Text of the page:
. workers in 100 cities nationwide say they will walk off the job, demanding higher pay. [ chants ] >> the strike is the latest move in a campaign starting months ago. in fact, this was the scene at one protest in august. fast food workers want the wages raised to $15 per hour. the median in the industry is more than $9. about $18,500 a year. anti-government protesters in ukraine are getting support from three former presidents. in a statement they expressed sol darity. it included former president victor uushanko. weeks of protests show no signs of letting up in kiev. there is a lot at stake. >> the crowds on the streets of key eve hope to change their country's future. ukraine, the name translated into english as on the boarder is that. divided between a pro-russian east and a europe een leading west. the sheer number of people coming out in the ukraine resulting in some of the largest pro-e.u. rallies, but also violence on europe. >> speaking in brussels during a nato summit. secretary of state john kerry called on the government to take heed. >> we urged the ukrainian governme
workers in 100 cities promise to hit the streets to demand higher pay. >> emergency response, what authorities are learning from the desperate 911 calls played dur the newtown massacre. >>> a brutal winter blast. we begin tonight with inequality in the economy and the dangers to young americans. president obama says 10% of the population is now taking home half of the nation's income. he warns the growing canyon between rich and poor is destroying the economy, and threatening the american dream. president obama -- >> the top 20%, has about a two in three chance of staying at or near the top. a child born into the bottom 20% has a less than one in 20 shot at making i.t. to th -- making o the top. he's ten times modifier likely to stay where he is. >> president obama states statistics that shows the average american income is shrinking. the president asked the congress to raise the minimum to $7.10 an hour. encouraging government dependence. white house correspondent mike viqueria joins us with more. mike, why the speech and why now? >> it's a great question john. first of all the fa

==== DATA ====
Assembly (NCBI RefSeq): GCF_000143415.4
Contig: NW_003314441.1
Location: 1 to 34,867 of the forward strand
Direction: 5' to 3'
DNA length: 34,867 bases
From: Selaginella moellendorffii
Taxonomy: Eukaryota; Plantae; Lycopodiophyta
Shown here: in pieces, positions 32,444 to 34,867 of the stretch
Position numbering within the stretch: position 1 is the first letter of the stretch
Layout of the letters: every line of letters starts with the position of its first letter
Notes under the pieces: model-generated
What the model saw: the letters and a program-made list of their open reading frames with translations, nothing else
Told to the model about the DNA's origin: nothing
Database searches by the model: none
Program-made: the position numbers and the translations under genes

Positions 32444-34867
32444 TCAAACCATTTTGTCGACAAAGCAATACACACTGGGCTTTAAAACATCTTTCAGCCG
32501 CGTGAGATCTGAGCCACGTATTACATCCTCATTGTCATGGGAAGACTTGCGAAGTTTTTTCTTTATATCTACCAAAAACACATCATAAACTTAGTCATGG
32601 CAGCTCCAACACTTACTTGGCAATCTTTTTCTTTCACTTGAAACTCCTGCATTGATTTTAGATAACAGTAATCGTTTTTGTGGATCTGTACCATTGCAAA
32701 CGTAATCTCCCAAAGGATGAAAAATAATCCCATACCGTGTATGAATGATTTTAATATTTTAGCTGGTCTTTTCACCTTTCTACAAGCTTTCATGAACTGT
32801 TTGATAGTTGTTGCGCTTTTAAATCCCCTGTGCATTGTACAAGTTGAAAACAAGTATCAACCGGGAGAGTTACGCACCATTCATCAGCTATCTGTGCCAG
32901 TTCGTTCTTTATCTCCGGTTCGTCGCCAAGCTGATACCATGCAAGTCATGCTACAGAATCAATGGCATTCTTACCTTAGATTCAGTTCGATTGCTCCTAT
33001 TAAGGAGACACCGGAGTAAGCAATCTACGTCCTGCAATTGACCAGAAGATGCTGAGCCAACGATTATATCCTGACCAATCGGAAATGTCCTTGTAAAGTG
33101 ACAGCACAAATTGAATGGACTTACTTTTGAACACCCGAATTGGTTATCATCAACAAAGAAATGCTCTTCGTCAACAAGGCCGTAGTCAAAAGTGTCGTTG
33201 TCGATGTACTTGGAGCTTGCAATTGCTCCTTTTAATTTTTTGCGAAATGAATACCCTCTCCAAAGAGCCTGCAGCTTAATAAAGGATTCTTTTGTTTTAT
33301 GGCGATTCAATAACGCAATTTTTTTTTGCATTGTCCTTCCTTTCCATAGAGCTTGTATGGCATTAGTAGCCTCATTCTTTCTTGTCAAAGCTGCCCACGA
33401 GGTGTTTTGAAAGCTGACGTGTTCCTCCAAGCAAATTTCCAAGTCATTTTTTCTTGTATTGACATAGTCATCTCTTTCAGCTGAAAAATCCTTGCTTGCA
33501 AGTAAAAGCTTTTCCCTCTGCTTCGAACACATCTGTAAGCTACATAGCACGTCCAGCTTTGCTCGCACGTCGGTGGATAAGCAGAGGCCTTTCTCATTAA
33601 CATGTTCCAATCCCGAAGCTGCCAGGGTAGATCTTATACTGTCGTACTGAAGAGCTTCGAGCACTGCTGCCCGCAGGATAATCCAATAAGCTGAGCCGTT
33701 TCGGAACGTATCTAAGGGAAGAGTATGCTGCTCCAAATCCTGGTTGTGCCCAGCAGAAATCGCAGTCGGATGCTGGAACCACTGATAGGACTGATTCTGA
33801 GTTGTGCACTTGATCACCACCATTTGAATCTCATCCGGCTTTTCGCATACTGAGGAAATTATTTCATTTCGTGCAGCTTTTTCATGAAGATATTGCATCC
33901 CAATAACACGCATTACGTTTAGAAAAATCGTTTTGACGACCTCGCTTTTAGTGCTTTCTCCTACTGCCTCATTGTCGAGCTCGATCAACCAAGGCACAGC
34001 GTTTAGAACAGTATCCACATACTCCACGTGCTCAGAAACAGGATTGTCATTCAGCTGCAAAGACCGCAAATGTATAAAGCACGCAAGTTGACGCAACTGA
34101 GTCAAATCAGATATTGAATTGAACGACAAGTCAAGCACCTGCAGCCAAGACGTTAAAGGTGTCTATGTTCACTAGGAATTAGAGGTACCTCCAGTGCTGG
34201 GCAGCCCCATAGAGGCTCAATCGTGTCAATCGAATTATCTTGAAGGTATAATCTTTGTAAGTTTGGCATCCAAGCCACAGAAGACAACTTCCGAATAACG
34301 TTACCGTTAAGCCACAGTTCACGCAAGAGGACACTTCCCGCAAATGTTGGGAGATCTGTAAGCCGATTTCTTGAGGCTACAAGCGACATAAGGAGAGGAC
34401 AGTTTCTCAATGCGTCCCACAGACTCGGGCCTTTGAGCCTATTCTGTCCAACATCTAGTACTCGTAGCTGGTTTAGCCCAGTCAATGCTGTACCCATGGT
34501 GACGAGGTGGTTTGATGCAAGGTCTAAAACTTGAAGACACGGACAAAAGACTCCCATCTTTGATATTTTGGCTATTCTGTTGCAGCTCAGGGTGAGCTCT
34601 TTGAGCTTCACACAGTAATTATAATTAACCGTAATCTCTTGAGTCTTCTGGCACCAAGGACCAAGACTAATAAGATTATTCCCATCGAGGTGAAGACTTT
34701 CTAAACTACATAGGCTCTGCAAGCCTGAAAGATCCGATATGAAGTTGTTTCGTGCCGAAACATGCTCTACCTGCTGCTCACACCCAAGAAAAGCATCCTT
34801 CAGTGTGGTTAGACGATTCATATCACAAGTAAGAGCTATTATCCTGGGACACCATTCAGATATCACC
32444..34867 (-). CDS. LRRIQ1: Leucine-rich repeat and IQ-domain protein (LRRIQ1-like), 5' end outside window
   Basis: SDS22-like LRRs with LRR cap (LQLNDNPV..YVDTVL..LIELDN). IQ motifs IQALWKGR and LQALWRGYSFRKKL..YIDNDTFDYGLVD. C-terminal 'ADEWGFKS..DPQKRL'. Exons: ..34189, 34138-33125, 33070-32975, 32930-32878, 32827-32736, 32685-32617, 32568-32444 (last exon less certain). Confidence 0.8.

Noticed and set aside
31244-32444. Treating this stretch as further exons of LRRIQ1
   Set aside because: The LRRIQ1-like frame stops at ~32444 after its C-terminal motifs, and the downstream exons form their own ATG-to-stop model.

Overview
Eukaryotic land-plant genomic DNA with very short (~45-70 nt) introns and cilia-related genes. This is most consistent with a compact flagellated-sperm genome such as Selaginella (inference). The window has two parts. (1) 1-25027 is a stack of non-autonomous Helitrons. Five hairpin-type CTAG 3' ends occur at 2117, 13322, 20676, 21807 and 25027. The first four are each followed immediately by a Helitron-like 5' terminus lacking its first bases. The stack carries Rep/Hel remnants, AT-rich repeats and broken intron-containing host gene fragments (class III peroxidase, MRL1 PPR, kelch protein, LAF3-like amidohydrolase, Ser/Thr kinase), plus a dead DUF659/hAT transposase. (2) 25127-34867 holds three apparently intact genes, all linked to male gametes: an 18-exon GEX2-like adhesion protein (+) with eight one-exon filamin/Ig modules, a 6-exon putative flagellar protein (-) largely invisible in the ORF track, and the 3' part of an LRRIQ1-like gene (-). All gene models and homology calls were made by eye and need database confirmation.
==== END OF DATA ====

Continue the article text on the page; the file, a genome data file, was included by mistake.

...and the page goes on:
education is the key to life. >> i want them to go to school. >> it's a challenge in a city where 60% of public schoolchildren are not learning at grade level. >> it's one of the worst school systems in the state. how many generations of children do you disserve before you say, "let's try something different." lionel rainey is pushing for a different plan for better schools. by breaking away from baton rouge, and starting a new city. the city of st george would encompass an unincorporated area home to a fifth of the residents, it would control and run schools with its own tax residence. >> it's not about starting a city, it's about education. >> it's about 100% total about education. we came into this saying we want to take accountability for the schools in our area >> critics say st george would take more than accountability. the break-up could cost the city at large $53 million - 20% of its budget and would segregate the city. baton rouge is majority black. st george would be a majority white at a 3:1 ratio. >> now we would have white kids going to school over here on this end of t